As I notice some of our deciduous trees begin to have their leaves show specks of autumn, I thought the sharing of this piece may be fitting. Many thanks to guest writer, Bella Donna, for sharing.
I’m sure this has happened for eons, but for me a most recent discovery.
I’m outside in the middle of July in the southeast United States, in the dead-thick of summer. My
gardens, or yardens, as I call them, are in glorious bloom and scent. I’ve been harvesting daily
meals of berries and different vegetables for months now. Today I collect a handful of basil,
green beans, sweet potato leaves, and a few not-so-pretty edible carrots.
Yet, as I do my daily walk-about, I see the blackberry brambles drying and dying back, and
putting out next year’s shoots. The spring peas are dried, with seeds to harvest for next year’s
planting. Turnip seeds have fallen while fennel brilliantly adores the space three feet from the
ground. The prolific comfrey leaves are fizzling out as new undergrowth begins. Summer rose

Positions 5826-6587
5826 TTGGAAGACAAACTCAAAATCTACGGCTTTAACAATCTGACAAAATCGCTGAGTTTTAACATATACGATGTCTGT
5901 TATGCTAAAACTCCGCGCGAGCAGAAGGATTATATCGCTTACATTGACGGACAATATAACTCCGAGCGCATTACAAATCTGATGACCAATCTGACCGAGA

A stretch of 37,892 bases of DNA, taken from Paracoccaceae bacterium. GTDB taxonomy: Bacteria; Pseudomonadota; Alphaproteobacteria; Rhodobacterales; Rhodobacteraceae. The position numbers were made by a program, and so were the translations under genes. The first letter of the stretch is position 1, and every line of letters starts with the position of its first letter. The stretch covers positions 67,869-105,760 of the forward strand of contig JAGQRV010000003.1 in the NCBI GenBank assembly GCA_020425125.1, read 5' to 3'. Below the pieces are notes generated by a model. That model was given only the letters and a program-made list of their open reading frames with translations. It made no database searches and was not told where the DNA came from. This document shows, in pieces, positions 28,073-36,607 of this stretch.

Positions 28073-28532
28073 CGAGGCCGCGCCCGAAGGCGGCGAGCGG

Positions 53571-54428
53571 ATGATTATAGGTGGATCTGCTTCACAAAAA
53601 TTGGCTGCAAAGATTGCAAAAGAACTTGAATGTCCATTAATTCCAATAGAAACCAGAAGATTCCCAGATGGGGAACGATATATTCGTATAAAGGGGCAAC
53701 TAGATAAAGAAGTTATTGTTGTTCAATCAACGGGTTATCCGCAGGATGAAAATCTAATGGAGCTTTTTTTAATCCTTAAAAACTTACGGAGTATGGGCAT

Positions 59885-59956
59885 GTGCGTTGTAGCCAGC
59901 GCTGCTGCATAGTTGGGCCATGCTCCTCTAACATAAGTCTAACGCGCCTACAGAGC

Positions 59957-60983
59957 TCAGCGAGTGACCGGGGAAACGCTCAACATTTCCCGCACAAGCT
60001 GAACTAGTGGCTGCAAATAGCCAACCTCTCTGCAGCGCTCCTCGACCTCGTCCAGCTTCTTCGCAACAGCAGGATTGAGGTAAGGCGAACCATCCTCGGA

blossoms are forming into fall rosehips. Garlic is well into a downward spiral, seeking solace
until next summer.
The poison ivy is evolving from its shiny summer greens into fall’s shades of ambers and reds.
Yet, it is the dead of summer, and Mother Nature knows to prepare for the next season. And
maybe even earlier than normal? I wonder what else she has to teach? Maybe to be aware of
our surroundings more? Maybe to understand, or just remember, that everything cycles,
including ourselves? Maybe to live and flow with the seasons better?
Years ago, I took a class called Eating with the Seasons. The class textbook is Staying Healthy
with The Seasons by Elson M. Haas. Nearly twenty-some years later, it continues to be a
staple in my reference library. I also remember a portion of Rosemary Gladstar’s herbal
program that I took back in the 1980s.
I have used both of these references now for decades, yet another realization.
As life goes on, I am making it a goal to gather more references directly from nature. Rather in
the past, it has been from books and “what so-and-so-said.”
I invite you to do the same. What messages are you receiving from your outside explorations,
even if it’s only a short walk to your mailbox?
As Henry David Thoreau so perfectly and eloquently put it, “It’s not what you look at that
matters, it’s what you see.”